Thankfully, there are some hacks that simplify care for your orthodontics. Try these methods for a faster - but no less effective - orthodontic cleaning experience.
Growing up, there are many things we can usually rely on in life. We will most likely get taller, our bodies will get stronger, and our baby, or primary, teeth will fall out and be replaced by adult, or permanent, teeth. But sometimes, things don’t go according to plan. We may not get very tall or have muscles like The Rock, and sometimes we don’t get all our adult teeth like we should. For some people, the baby tooth that’s keeping the place for the MIA adult tooth never falls out, so at least there isn't an empty space where a tooth should be. But just because there’s a tooth in that spot doesn’t mean it should stay there. If you’re an adult with a not-so-grown-up baby tooth hanging around in your mouth, here’s why you should consider having it removed.
It wasn’t too long ago that you couldn’t turn on the TV or open an entertainment magazine without seeing the form of tooth-jewelry known as a grill. If you don’t remember that unfortunate time in oral-health history, grills are those silver or gold plates that fit over the front teeth that are often decorated with jewels. Grills can be removable or permanently adhered to the teeth- and are often considered a status symbol. But grills have their downside, too. Aside from looking aesthetically unattractive to many, the American Dental Association has warned that permanent grills can cause tooth decay and gum disease. Removable grills carry a much lower risk but can still damage the teeth- especially if they don’t fit properly. Thankfully, the grill trend has mostly died down, but a new way to ‘bling out’ the teeth is on the rise, and users should proceed with caution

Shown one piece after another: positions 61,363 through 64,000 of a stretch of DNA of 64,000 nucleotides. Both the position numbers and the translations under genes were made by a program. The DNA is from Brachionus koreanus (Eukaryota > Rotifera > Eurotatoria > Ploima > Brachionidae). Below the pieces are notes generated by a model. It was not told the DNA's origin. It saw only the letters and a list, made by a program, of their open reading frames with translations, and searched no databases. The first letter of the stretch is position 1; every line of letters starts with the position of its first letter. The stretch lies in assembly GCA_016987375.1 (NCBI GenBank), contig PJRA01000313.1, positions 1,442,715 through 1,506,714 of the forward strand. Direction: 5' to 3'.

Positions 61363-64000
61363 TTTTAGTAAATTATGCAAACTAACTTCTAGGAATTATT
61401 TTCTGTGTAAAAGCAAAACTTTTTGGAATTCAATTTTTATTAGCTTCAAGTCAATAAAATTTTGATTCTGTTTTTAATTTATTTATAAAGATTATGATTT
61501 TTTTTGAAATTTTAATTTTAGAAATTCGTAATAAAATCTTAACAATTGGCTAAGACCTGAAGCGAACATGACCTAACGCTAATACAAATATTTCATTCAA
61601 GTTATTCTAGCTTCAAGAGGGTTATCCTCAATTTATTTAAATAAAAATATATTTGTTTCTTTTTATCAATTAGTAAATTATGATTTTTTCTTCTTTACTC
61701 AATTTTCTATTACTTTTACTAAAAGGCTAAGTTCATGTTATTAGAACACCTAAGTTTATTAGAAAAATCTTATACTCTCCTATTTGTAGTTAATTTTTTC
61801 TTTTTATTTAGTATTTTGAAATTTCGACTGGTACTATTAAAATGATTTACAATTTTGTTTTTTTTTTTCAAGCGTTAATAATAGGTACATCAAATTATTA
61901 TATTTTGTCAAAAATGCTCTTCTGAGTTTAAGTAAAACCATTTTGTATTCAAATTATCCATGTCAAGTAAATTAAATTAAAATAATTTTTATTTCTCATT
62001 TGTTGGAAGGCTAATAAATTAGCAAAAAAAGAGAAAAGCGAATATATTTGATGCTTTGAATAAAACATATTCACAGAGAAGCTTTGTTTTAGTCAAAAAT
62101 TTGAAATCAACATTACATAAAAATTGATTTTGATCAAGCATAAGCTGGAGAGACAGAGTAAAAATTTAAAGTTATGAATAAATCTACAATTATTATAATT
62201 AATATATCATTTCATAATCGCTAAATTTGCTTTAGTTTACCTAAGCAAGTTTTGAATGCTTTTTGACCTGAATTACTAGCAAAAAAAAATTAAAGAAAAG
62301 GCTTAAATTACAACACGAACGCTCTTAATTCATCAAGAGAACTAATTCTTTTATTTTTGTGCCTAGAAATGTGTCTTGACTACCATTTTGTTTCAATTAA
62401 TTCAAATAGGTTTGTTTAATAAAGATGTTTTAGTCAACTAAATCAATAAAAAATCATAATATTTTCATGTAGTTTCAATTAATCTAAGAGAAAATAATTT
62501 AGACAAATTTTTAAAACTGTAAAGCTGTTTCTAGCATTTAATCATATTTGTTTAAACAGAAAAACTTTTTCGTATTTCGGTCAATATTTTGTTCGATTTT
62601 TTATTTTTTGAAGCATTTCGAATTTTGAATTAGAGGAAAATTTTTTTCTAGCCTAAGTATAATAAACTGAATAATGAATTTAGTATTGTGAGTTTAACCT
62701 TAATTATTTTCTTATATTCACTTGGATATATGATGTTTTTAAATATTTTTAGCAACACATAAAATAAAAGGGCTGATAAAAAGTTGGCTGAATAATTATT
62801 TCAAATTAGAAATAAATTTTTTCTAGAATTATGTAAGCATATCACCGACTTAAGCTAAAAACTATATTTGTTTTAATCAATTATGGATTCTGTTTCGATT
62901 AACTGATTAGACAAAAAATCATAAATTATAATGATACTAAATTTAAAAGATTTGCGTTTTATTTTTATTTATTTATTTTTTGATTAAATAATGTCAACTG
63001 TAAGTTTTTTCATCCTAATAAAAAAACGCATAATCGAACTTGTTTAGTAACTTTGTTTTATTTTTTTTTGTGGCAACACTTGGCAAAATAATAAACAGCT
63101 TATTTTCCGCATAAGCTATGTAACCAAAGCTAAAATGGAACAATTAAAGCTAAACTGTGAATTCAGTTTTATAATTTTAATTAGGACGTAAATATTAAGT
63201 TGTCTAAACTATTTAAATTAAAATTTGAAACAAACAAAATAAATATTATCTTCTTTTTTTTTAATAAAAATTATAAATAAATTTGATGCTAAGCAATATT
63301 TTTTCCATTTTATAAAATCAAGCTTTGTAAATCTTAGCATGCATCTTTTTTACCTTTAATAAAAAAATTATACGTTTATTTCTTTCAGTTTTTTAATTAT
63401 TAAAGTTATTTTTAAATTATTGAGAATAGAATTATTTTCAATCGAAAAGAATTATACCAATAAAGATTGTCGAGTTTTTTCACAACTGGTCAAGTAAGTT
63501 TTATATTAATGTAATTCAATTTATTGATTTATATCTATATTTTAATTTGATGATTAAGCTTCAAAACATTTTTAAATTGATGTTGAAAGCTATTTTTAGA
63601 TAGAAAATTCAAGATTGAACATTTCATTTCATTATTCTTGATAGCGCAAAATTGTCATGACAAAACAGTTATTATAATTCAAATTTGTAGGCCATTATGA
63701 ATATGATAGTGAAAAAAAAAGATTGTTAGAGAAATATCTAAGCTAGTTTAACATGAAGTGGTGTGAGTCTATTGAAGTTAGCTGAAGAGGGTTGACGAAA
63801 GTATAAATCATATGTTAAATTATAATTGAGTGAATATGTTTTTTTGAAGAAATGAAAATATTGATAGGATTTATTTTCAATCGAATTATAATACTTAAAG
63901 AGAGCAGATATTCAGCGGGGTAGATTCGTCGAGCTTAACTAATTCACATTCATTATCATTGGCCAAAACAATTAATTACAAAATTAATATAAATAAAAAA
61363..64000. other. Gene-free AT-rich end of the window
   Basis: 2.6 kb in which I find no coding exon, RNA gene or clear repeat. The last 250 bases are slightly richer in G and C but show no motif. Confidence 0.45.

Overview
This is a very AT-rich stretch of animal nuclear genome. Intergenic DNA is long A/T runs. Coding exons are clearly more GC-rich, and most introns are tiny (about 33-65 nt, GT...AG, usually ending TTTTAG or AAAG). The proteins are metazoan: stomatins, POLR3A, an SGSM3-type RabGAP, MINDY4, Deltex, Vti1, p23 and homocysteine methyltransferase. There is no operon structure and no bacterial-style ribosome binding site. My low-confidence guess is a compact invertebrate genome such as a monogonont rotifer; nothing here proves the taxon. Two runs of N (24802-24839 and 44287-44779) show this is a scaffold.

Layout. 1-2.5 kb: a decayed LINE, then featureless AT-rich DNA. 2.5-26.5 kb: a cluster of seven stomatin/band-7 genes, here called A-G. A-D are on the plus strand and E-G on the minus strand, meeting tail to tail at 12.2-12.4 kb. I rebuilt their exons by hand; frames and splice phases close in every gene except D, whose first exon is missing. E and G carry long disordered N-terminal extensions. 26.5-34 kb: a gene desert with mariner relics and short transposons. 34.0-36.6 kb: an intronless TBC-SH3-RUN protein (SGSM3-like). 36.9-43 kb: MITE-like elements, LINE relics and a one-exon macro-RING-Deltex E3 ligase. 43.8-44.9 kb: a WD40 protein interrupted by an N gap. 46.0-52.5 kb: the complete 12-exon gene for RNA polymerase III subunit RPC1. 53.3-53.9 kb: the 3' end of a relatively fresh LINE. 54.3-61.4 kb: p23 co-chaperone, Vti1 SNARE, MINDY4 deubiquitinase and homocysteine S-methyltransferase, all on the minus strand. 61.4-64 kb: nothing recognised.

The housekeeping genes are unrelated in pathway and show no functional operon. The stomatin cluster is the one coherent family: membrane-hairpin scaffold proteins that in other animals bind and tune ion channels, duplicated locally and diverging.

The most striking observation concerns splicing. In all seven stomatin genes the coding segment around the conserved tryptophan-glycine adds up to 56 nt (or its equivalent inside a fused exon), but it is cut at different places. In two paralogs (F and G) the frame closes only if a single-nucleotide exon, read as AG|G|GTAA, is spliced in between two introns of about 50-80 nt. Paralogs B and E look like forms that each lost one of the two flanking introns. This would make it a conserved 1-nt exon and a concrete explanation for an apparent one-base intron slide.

Porcelain veneers can make a big difference in changing the look and feel of your teeth - but not all veneers are created equally. While you may think that any veneer is better than no veneer, this isn’t always true. After all, if you’re making the investment in your smile, doesn’t it make sense to do the job right the first time? Don’t settle for mediocre or bad veneers if you don’t have to!
Curious about what sets a good veneer apart from a bad veneer? Here’s what you should know before taking the plunge into porcelain veneers.
You may never have known about it, but across America, there’s a controversy that’s been brewing for years involving a very popular cosmetic filler. That’s because, depending on where you live, your dentist may be able to inject you with the cosmetic filler Botox - and not everyone thinks it’s a good idea.
Here in California, dentists cannot inject patients with Botox for cosmetic purposes. Many other states have the same law. This was done to protect patients from practitioners who may not have the skills and training to administer Botox. However, dentists arguably know the muscles and nerves around the mouth and face better than any other type of doctor, including plastic surgeons.
The good news is that your dentist can inject you with Botox for medical purposes! In fact, you may never have realized it, but Botox can be used to help alleviate the pain from some very common dental issues.